Osteomyelitis is a complicated infectious process with various presentations and both acute and chronic types (17
). As a measure of the difficulty of studying this disease, no antibiotic has been approved for bone and joint infection in the past 25 years. The current study in patients with PJI undergoing 2-stage revision arthroplasty allowed an opportunity to document microbiological eradication at EOT and follow-up in a homogeneous population. This is the first randomized, controlled trial studying 2 doses of daptomycin (6 and 8 mg/kg) compared with standard of care for PJI. The findings demonstrate that daptomycin administered for prolonged time periods was as well tolerated as standard treatment regimens. Enrollment was a challenge in this study. The rigorous entry criteria, which included microbiological confirmation at the baseline surgery, and the patients' willingness to consent to a 6-week treatment period resulted in a total of 74 patients being eligible for inclusion in the trial.
Prior antibiotics were permitted in this study. Since baseline cultures positive for S. aureus, taken at surgery number 1, were mandated for randomization into the study, the use of antibiotics prior to surgery number 1 did not confound the clinical outcome. It is also important to note that due to ethical concerns, routine standard-of-care antibiotics, except for daptomycin, were permitted by the protocol to be administered between surgery number 1 (removal of infected device) and confirmed positive surgical cultures, within 3 to 5 days. Given the treatment modality in osteomyelitis, with an average treatment duration of 6 weeks, it was determined that the use of prior antibiotics for 3 to 5 days after surgery number 1 and before starting study treatment would not confound clinical outcome. As the majority of the patients across all groups (>80% across all treatment groups) received antibiotics during this period, no sensitivity analysis to assess the impact of prior antibiotics was conducted.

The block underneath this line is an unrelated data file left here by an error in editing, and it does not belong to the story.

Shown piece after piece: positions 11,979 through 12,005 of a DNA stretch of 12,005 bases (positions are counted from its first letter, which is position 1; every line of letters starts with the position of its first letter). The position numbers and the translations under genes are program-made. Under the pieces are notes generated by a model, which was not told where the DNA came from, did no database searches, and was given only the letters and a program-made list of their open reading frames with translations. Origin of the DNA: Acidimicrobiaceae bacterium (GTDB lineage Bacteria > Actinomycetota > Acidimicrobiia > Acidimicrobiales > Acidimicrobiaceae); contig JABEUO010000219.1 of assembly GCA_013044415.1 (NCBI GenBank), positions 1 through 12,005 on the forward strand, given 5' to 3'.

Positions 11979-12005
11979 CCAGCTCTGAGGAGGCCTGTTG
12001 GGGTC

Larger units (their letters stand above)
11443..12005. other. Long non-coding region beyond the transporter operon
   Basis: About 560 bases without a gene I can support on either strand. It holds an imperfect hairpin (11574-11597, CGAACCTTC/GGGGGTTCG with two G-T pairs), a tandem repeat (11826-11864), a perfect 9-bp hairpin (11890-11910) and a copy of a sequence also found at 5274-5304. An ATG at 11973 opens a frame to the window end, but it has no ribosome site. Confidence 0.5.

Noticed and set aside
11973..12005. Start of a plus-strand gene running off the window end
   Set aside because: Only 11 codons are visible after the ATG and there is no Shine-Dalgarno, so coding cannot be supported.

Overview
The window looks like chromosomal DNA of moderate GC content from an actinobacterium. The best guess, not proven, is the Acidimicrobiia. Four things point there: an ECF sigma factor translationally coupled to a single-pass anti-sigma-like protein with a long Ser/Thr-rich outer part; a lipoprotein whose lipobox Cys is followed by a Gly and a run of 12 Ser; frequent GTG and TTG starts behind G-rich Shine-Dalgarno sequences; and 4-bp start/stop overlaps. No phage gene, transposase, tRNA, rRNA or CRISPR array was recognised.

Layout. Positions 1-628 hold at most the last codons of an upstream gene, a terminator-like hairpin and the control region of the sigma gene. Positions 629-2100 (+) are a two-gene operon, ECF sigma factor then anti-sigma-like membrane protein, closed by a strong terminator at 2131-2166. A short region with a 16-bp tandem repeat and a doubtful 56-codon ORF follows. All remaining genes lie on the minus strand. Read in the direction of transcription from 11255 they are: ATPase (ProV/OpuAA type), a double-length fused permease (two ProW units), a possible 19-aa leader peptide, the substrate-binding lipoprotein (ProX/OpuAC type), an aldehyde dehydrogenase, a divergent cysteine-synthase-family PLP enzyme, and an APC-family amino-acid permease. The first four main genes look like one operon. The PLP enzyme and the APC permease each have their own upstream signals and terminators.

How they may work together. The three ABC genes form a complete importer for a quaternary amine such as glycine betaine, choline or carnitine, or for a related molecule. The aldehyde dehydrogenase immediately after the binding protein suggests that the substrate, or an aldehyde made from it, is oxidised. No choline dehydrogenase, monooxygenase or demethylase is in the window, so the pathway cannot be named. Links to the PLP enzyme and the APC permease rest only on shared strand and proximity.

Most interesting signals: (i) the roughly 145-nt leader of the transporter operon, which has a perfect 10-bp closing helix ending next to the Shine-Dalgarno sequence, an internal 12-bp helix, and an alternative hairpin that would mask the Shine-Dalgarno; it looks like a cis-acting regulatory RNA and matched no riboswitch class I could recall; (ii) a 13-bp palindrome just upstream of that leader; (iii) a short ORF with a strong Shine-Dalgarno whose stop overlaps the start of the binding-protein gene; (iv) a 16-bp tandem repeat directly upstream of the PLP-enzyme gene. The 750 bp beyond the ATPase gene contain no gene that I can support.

In all treatment groups, antibiotic beads were used in 60/68 (88%) patients. The success rate for patients without antibiotic beads was 2/8 (25%) and in those with antibiotic beads it was 34/60 (57%) (not statistically significant). When comparing the success rates between treatment arms with and without antibiotic beads, the number of patients without beads was observed to be even smaller (3/24, 2/23, 3/21), and therefore, the effect of the antibiotic beads on the success rate could not be statistically evaluated. No sensitivity analysis was done to evaluate impact of different antibiotic beads.
Although the increases in CPK observed with both the 6- and 8-mg/kg doses of daptomycin in this study were numerically higher than those seen with the comparator group, they are consistent with other clinical trials of daptomycin at ≥6 mg/kg, where 2.5% to 8.3% of patients experienced CPK elevations (6